The NBA All-Star Game is coming up in a couple of weeks. There may not be any Rockets on the roster - even ex-Rocket/Knicks sensation Jeremy Lin didn't blow up in time to be added as a reserve - but musical names such as Kanye West, Rihanna (the halftime entertainment), Lenny Kravitz, Josh Groban, Cee-Lo Green, Melanie Fiona, and Cali Swag District are all either scheduled or rumored to be participating in the festivities surrounding Orlando's Amway Center.
Like anyone else with millions of dollars and a shortage of people around to tell them when something is a bad idea, many professional basketball players have also fancied themselves recording artists. Most of them should have just bought another Bentley, but a handful of roundballers actually proved to have some talent in the studio as well as on the hardwood.
Ron Artest World Peace: The Queens-raised man infamous for brawling with a Detroit Pistons fan at a 2004 game also won the NBA's Defensive Player of the Year that season and became a crucial part of the Rockets' most recent playoff run in 2009. Not surprisingly, perhaps, he also fancied himself something of a gangsta rapper and released the album My World ("Haterz," "Bad Karma," "La La Ladies") in 2006. "There's enough thug-life bounce to Artest's me-against-the world narratives to earn him a spot, if not on the G-Unit roster, at least on the practice squad," CD Universe said. He's since retired and released another album and EP, and Artest's Sept. 2011 name change to World Peace suggests a collaboration with Cee-Lo could be right around the corner.
4. David Robinson: The highly religious 7' 1" center preached the gospel of the alto saxophone and piano to Sports Illustrated in April 1991, a few years before becoming NBA MVP with the San Antonio Spurs and eventually retiring as an NBA champion in 2003. SI's Bruce Newman said there was "something sweet and uninhibited" about Admiral's version of Hall & Oates' "Sara Smile." ""I'm better on the piano, but with the sax I feel so much more creative, so much freer," Robinson said.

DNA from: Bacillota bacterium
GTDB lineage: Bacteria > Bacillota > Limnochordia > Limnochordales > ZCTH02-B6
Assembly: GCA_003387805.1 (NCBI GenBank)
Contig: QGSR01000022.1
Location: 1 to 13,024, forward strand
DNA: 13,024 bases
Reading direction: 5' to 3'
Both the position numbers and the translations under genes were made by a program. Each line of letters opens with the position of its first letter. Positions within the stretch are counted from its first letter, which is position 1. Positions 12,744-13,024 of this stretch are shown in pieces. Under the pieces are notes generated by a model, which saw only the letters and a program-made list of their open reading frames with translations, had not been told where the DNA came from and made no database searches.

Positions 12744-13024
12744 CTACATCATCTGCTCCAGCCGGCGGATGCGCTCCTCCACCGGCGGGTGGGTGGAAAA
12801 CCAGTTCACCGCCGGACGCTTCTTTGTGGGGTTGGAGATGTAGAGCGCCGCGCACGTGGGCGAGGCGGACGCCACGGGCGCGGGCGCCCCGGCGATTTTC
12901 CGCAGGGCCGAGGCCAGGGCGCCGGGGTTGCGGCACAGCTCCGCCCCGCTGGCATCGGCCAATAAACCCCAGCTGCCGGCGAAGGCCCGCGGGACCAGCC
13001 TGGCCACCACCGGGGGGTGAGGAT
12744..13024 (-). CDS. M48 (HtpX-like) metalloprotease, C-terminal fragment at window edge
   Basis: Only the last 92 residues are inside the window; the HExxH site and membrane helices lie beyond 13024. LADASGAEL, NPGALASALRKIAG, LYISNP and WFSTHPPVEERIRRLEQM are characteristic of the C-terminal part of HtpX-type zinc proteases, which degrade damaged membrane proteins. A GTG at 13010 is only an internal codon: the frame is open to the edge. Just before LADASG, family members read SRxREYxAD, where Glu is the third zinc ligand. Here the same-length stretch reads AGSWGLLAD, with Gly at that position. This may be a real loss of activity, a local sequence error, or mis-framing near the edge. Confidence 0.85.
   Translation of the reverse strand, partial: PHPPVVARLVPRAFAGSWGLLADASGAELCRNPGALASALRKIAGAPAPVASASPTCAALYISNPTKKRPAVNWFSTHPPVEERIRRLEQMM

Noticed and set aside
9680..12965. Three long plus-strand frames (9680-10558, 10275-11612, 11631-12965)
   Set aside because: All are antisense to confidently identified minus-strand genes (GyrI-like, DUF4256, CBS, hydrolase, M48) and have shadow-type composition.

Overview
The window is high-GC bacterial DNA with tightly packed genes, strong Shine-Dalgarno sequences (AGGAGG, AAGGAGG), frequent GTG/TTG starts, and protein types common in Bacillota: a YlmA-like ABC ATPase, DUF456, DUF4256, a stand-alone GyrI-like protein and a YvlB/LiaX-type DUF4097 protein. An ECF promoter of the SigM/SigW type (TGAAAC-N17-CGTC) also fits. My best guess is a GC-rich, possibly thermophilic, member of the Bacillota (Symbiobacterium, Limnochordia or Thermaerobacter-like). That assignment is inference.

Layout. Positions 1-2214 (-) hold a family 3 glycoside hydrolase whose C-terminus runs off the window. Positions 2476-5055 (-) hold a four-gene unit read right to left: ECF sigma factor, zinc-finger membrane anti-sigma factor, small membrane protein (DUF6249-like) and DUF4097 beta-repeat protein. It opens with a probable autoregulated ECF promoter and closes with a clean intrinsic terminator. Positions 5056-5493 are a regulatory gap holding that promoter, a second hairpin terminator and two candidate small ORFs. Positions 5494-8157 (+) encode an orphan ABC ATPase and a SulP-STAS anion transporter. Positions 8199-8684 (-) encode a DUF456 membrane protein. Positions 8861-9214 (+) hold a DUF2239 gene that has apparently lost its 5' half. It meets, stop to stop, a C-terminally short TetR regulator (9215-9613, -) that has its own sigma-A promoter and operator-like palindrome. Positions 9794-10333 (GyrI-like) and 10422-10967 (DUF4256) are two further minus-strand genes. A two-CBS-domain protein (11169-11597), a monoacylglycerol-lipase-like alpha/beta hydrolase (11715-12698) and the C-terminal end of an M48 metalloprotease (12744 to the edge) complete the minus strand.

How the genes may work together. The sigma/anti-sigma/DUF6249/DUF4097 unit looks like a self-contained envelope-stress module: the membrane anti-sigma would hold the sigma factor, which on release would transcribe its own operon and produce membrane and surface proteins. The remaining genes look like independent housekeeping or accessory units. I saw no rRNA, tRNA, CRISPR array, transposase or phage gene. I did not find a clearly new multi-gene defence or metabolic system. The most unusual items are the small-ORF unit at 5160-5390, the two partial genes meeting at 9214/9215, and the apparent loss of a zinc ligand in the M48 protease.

3. Shaquille O'Neal: The gigantic, goofy LSU alum and current TNT analyst moonlighted as a rapper whose charisma, if not lyrical skills, propelled him through several albums up until Shaquille O'Neal Presents His Superfriends, Vol. 1. (The Superfriends included Trina, Snoop and Nate Doggs, Ludacris, Mos Def and George Clinton.) Despite its title - and the single with Common and the Roots' Black Thought, "In the Sun," which gained some legitimate radio play - that 2001 album also coincided with Shaq's three straight NBA titles, and he hasn't released an album since.
2. Allen Iverson: The pint-sized former point guard, a perennial All-Star with the Sixers, Nuggets and Grizzlies, is also a half-decent MC. Although his lyrical content is chiefly limited to how much of a badass he is, Iverson is no worse than Master P, whom he resembles a little.
1. Wayman Tisdale: The former Oklahoma Sooner and NBA forward, who had a 12-year career among three teams, also had a rather unusual hobby - as a jazz bassist. Then he retired from basketball and had an equally successful, if abbreviated, musical career. His album Face to Face topped Billboard's Contemporary Jazz Chart in 2001, and Toby Keith was nominated for a Grammy for "Cryin' For Me (Wayman's Song)" after his hoopster pal died from cancer in 2009 at just age 44.
Track list from 1994 CD B-Ball's Best-Kept Secret (Epic, 1994)
1. "Hip Hop Basketball Genie" (skit) 2. Dana Barros, "Check It" 3. Malik Sealy, "Lost In the Sauce" 4. Shaquille O'Neal & Ill Al Skratch, "Mic Check 1-2" 5. "Earl the Goat" (skit) 6. Brian Shaw, "Anything Can Happen" 7. Chris Mills, "Sumptin' To Groove To" 8. Sway & King Tech, "From the Bay to L.A." 9. Jason Kidd & Money-B, "What the Kidd Did" 10. J.R. Rider, "Funk In the Trunk" 11. "Phat Swoosh" (skit) 12. Dennis Scott, "All Night Party" 13. Gary Payton, "Livin' Legal and Large" 14. "DJ S and S Represents" (skit) 15. Dana Barros, Cedric Ceballos, Grand Puba, Sadat X, AG & Diamond D, "Ya Don't Stop"
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